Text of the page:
Album: If I Should Fall from Grace with God, 1988
Justification: Happy nearly St Patrick’s Day!
The Pogues have a very special place in my heart not because I like a drink or because I have any particular fondness for Celtic folkery, but because they were about the only band that my cousins and I could agree on. The tastes of the Adelaide- and Sydney-based Streets were very different but we all found common ground with the London-based Irish punk-folkers, and I was absolutely going to see the band at the Hordern with my cousins last year but it clashed with something else I went to instead. Damned if I can remember what, mind.
This is also the first album without bassist Cait O’Riordan, who had quit to work with her new husband Elvis Costello (who she’d met when he was producing the Pogues’ 1985 album Rum, Sodomy & the Lash).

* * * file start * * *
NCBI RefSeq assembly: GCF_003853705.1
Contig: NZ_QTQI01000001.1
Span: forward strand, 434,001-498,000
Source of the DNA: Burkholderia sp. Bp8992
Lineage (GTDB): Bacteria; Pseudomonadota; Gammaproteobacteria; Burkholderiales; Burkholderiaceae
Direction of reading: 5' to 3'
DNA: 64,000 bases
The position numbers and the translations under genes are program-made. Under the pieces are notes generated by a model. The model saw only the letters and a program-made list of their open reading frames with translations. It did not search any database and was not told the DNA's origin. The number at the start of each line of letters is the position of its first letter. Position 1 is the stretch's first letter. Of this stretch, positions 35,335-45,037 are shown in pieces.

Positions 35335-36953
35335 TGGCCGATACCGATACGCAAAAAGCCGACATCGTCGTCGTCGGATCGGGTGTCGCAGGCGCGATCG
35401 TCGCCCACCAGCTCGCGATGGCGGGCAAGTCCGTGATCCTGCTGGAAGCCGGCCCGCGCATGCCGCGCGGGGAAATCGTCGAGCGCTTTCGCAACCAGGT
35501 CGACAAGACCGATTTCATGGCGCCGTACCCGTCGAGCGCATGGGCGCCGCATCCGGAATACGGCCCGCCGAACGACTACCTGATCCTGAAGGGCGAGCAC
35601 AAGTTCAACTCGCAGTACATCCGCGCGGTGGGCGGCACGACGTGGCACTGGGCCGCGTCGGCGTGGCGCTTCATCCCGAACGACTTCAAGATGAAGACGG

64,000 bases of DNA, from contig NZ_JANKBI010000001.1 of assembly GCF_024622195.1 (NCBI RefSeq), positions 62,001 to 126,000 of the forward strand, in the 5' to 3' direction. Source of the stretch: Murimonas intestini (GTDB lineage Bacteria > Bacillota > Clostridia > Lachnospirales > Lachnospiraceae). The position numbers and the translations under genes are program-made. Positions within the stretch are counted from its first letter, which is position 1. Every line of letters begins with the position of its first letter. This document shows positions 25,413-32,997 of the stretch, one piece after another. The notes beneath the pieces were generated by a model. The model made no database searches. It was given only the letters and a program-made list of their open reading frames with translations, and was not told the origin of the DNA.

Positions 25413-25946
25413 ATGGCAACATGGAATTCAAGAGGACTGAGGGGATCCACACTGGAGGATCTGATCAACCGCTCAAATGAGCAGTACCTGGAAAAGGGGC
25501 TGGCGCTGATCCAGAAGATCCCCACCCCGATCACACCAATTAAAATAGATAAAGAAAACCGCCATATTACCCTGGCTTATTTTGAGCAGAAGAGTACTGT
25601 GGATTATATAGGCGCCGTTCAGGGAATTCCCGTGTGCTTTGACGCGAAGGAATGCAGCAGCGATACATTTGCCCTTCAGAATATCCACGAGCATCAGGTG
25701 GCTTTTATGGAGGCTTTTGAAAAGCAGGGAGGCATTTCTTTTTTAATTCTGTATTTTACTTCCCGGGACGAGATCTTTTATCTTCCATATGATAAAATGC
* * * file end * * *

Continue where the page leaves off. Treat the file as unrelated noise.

She’s missed, but the band regrouped and expanded for what is probably their masterpiece – bringing in a bunch of new worldish musicish influences to their standard frenetic folk. However, the title track is heartland Poguery and proves that there’s more to them than the (admittedly brilliant) perennial number-one-song-in-heaven that is ‘Fairytale of New York’, which was also on this disc. And while you’re here, click through to this song by the late, great Kirsty MacColl, who was the duettist on that track.
And then when you get maudlin, come back to this – a truly rollicking celebration of damnation.
SONG YOU SHOULD HAVE REDISCOVERED THIS TIME IN 2010: The most underrated Pixies song ever: ‘Dig for Fire’.
SONG YOU SHOULD HAVE REDISCOVERED THIS TIME IN 2011: The Hold Steady’s jubilant ode to problem gambling: ‘Chips Ahoy!’.
AND HERE’S THE LAST FIVE…